(Photo: Chip Somodevilla/Getty Images)
Mar 23, 2022
A new analysis out Wednesday estimates that if the federal minimum wage had grown at the same rate as Wall Street bonuses over the past three and a half decades, it would currently be $61.75 an hour instead of $7.25.
"Millions of essential workers continue to earn poverty wages, while the reckless bonus culture is alive and well on Wall Street."
According to fresh data from the New York State Comptroller, the average bonus dished out to Wall Street employees jumped 20% to a record $257,500 in 2021 as big banks reported huge profits despite widespread havoc caused by the coronavirus pandemic. Last year's average Wall Street bonus was the highest since 2006, prior to the Great Recession.
The comptroller's office points out that while the securities industry comprises just 5% of private-sector employment in New York City, it makes up one-fifth of total private-sector wages.
Taking the new figures into account, Sarah Anderson of the Institute for Policy Studies notes in a report that the average Wall Street bonus has soared by 1,743% since 1985.
"By contrast, typical American workers lost earnings power in 2021," Anderson writes, noting that high inflation has eroded the modest wage gains seen by ordinary people. "Average weekly earnings for all U.S. private-sector employees rose by only 2% between January 2021 and January 2022, according to the Bureau of Labor Statistics."
"These jaw-dropping numbers are just the latest evidence of unequal sacrifice under the pandemic," Anderson adds. "While ordinary workers are struggling with rising costs for basic essentials, Wall Street bankers have seen their bonuses rise further into the stratosphere."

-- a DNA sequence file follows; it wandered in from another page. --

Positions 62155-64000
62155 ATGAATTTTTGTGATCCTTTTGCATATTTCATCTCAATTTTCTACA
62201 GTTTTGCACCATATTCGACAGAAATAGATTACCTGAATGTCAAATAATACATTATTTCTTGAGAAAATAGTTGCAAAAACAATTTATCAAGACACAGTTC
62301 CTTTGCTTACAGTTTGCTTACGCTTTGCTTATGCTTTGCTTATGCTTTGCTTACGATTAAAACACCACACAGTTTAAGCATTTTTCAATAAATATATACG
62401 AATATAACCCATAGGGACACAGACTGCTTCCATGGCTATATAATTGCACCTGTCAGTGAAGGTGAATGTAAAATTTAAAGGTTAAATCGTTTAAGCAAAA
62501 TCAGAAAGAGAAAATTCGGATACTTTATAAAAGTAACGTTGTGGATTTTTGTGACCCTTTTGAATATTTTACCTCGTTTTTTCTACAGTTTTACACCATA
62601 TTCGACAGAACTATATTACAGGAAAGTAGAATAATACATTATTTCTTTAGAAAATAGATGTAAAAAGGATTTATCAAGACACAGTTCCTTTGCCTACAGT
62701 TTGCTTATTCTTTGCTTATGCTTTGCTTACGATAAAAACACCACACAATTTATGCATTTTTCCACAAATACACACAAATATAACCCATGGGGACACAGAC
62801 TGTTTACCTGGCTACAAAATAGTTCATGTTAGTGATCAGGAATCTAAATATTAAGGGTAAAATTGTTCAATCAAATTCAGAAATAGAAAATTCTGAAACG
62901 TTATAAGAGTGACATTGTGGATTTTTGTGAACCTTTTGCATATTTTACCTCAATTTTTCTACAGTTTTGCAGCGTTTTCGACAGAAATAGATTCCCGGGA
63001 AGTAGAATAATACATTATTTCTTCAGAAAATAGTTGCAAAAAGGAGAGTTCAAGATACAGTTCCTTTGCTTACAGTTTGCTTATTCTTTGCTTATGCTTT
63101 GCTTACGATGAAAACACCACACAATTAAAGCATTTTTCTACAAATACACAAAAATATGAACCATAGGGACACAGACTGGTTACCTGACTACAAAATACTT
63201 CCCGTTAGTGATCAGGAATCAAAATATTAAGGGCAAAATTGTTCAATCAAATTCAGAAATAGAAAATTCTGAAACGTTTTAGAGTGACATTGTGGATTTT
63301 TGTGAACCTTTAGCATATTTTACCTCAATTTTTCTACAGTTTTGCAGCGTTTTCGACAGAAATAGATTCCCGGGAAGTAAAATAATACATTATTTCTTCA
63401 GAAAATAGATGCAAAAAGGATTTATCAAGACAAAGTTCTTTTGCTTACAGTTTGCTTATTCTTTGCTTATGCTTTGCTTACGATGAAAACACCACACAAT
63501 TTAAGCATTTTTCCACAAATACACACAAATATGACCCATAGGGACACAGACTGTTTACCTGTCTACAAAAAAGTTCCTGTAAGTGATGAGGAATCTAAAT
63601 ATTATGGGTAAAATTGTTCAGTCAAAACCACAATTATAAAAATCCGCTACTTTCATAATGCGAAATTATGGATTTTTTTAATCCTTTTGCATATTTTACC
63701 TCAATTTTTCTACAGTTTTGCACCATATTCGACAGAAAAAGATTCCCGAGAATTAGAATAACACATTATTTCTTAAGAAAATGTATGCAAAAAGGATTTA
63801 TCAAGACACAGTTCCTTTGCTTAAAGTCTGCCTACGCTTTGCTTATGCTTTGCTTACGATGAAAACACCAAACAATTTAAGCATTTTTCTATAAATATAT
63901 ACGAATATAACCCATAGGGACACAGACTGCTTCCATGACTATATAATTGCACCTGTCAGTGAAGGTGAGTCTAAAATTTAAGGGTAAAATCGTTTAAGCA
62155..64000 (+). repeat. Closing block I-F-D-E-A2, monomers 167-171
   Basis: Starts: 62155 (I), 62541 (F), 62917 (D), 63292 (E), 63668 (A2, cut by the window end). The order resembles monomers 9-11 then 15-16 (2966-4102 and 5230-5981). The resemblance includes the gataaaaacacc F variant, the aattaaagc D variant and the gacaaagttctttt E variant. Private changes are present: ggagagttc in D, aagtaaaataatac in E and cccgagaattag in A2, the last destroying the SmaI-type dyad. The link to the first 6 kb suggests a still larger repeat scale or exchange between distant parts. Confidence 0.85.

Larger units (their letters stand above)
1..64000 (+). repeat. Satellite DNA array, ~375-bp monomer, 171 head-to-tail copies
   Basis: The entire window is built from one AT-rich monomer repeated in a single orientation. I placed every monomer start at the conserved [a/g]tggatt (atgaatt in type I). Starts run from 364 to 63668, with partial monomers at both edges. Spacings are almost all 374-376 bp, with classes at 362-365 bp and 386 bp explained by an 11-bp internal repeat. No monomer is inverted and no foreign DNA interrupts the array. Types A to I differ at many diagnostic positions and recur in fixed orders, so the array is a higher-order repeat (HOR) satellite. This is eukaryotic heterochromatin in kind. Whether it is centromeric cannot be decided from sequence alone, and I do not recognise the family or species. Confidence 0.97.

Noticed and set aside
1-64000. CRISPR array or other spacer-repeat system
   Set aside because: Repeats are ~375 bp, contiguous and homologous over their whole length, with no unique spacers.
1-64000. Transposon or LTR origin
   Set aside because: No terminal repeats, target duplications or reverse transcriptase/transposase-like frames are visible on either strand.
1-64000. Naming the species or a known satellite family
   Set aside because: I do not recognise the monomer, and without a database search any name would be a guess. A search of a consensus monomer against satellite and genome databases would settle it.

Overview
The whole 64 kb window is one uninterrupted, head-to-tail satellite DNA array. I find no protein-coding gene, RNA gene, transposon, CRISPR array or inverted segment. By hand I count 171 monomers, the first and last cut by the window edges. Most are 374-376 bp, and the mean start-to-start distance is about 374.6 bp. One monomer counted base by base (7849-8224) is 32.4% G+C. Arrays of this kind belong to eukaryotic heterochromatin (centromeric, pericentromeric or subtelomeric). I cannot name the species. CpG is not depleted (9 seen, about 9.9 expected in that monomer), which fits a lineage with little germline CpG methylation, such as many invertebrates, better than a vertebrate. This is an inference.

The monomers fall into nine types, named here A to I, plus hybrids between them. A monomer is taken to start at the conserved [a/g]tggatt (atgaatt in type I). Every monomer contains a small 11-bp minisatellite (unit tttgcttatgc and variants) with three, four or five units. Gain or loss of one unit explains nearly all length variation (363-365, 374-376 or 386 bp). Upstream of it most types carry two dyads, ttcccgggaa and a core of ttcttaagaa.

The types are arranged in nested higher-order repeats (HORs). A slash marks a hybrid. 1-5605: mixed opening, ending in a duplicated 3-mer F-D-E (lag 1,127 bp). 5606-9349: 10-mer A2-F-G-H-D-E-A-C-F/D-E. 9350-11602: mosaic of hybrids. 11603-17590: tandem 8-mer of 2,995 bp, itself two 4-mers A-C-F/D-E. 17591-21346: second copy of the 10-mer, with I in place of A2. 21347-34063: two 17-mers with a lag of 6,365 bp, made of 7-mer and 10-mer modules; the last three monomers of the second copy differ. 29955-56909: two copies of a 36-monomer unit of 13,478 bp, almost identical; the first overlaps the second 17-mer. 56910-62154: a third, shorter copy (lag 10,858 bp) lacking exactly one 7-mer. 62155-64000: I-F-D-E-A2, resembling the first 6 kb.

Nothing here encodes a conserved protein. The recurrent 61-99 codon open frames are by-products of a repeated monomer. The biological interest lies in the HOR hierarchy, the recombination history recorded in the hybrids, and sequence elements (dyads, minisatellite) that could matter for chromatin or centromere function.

Anderson argues that Wall Street bonuses have been soaring in recent years partly because Section 956 of the Dodd-Frank Act--a financial reform measure enacted in the wake of the 2008 crash--has never been implemented.
"Powerful Wall Street lobbyists have succeeded in blocking Section 956... which prohibits large financial institutions from awarding pay packages that encourage 'inappropriate risks,'" Anderson writes. "Regulators were supposed to implement this new rule within nine months of the law's passage but have dragged their feet--despite widespread recognition that these bonuses encouraged the high-risk behaviors that led to the 2008 financial crisis, costing millions of Americans their homes and livelihoods."
"In contrast to the Wall Street lobbyists, advocates for the working poor have seen their efforts to raise the federal minimum wage and secure other important worker benefits stalled in Congress," she continues. "Due to Washington inaction, millions of essential workers continue to earn poverty wages, while the reckless bonus culture is alive and well on Wall Street."
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